We back up, Baltimore.
Light rail service will resume Saturday after major mechanical issues related to the ongoing rehabilitation of the aging railcar fleet knocked it out of service for roughly two weeks.
The Maryland Transit Administration will cut shuttle bus service that has ferried passengers between light rail stations since the Dec. 8 shutdown and, as a courtesy to riders, will make light rail service free until Jan. 2.
“I thank our dedicated Maryland Transit Administration employees and our contractor’s workforce for all they’ve done to advance these reviews while maintaining safety as our highest priority,” Maryland Transportation Secretary Paul J. Wiedefeld said in an email press release. “Above all, I thank the thousands of riders who rely on our services every day. I know this temporary suspension of service has been an inconvenience for many of our customers, and I greatly appreciate their understanding.”
MTA Administrator Holly Arnold and her team pulled the entire light rail fleet from service after an investigation into an Oct. 21 fire event revealed problems in the electrical system of the car in question. At the time, it was unclear how many other railcars, if any, of the 49 in service before the suspension had the same mechanical issue.
The 49 railcars in service at the time had already returned from major rehabilitation work conducted by a private rail company, Alstom. The “midlife overhaul” of the railcars, yet to be completed, has been installing new propulsion systems and other upgrades to help the vehicles reach the end of their useful lives.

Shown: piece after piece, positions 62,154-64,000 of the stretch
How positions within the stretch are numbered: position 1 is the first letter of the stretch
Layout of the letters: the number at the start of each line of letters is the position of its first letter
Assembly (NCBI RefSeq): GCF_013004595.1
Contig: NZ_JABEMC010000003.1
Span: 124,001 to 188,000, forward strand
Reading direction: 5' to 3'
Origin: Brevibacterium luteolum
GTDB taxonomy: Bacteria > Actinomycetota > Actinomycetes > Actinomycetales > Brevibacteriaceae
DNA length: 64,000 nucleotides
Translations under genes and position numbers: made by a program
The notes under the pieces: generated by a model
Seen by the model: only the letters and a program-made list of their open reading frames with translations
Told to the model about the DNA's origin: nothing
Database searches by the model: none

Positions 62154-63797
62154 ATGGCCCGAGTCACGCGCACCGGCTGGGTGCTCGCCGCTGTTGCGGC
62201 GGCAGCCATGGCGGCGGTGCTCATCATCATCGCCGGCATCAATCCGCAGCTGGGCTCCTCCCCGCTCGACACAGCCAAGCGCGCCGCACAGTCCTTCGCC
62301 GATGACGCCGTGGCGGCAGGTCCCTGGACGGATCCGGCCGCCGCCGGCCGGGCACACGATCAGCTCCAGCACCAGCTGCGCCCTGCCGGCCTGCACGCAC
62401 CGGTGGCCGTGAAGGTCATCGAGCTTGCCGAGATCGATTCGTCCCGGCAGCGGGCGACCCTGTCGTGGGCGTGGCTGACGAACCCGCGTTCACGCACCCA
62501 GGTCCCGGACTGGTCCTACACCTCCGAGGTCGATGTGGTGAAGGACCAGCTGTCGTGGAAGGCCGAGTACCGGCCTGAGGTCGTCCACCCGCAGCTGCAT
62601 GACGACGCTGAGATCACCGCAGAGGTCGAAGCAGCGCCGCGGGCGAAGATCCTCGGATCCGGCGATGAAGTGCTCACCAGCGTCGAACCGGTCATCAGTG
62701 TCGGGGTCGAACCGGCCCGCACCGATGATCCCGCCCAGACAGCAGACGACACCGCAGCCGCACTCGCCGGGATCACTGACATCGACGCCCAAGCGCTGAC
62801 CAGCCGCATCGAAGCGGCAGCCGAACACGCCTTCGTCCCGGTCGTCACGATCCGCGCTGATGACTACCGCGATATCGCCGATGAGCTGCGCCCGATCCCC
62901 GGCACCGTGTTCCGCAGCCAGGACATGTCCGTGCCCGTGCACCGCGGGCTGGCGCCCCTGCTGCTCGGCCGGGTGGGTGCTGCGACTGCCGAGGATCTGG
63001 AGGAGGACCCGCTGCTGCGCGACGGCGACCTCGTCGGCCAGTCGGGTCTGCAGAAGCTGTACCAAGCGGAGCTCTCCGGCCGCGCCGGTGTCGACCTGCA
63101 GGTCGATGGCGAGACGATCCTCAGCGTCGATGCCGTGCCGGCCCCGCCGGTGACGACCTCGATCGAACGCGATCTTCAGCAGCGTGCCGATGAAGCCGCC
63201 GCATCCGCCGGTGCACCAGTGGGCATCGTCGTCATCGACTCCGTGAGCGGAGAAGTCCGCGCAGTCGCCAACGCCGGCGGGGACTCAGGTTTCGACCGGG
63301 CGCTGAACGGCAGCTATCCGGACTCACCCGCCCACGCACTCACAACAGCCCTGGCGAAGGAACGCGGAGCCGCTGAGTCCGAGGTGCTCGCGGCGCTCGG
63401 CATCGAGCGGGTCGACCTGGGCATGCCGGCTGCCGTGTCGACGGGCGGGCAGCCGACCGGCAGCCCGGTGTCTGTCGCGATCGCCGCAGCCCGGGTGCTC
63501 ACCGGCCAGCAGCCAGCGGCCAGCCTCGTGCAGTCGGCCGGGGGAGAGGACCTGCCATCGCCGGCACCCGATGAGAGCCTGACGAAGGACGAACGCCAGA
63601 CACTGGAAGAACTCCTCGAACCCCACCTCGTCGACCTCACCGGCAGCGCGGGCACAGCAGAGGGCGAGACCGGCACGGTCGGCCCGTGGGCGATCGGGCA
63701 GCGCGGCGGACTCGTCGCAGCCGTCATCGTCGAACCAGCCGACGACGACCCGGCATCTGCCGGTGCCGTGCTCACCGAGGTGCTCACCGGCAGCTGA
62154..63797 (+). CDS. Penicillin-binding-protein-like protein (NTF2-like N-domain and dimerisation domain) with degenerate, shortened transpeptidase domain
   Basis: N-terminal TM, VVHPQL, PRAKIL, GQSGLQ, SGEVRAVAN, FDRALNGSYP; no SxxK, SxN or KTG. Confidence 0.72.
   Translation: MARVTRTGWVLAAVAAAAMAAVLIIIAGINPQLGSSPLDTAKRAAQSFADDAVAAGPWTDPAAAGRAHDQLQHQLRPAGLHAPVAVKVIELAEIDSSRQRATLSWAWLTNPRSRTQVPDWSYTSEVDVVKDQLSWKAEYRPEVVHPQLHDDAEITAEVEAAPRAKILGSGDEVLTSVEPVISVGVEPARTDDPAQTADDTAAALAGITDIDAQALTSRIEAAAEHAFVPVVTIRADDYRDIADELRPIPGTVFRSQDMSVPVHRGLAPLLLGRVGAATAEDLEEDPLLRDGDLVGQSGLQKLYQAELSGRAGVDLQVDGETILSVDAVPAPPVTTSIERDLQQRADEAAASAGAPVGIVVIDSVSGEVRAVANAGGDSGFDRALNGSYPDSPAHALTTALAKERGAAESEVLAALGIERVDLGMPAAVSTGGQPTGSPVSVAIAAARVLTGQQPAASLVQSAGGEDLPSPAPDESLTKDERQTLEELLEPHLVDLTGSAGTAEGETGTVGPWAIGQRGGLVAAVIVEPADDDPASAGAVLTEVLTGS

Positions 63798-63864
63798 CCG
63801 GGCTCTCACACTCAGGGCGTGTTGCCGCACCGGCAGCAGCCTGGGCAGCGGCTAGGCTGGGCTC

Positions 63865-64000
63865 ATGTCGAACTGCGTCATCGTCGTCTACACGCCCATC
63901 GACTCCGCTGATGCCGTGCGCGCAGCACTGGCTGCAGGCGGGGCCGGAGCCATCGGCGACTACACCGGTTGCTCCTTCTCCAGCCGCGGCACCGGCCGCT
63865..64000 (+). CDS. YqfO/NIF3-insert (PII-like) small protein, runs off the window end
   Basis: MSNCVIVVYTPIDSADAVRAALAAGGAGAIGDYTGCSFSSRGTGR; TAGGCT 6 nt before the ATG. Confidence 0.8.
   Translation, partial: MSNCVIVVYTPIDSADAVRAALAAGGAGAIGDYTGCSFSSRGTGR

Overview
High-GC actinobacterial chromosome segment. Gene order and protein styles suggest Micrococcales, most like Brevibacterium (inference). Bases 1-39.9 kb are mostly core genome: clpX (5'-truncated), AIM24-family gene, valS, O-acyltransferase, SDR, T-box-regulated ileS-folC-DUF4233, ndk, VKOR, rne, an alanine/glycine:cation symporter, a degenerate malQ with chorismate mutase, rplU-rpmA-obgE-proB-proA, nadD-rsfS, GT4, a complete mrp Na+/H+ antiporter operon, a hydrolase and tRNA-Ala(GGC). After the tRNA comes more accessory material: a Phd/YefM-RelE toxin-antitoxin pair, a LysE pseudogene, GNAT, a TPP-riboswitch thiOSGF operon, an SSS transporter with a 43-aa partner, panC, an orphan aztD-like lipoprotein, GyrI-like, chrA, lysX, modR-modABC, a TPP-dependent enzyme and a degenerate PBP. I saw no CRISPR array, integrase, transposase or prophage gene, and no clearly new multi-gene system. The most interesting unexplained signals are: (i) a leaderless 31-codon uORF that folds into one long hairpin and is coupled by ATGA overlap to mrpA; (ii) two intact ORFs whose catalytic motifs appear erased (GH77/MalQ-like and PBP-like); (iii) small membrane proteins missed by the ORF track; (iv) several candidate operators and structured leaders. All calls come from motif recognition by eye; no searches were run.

The MTA’s online railcar progress tracker lists 14 vehicles as safety certified and ready for service starting Saturday. That means the MTA will be able to provide limited service. Arnold has said previously that 19 railcars are needed to return to full service. The entire fleet contains 53 railcars.
Repairs continue, with 13 additional railcars already getting at least one of two main fixes and awaiting safety certification. Ten railcars are awaiting work, and 12 have yet to have their conduits — the center of botched rehabilitation — inspected.
MTA also announced that it applied this week for $225 million in federal grants to put toward the purchase of new light railcars. Ranging from 24 to 31 years old, the entire light rail fleet has reached or is approaching the end of its useful lifespan of 30 years. The light rail first began service in 1992 in conjunction with the opening of Camden Yards.
Earlier this year, the MTA received the first of 78 new heavy railcars that will replace its aged Metro subway fleet.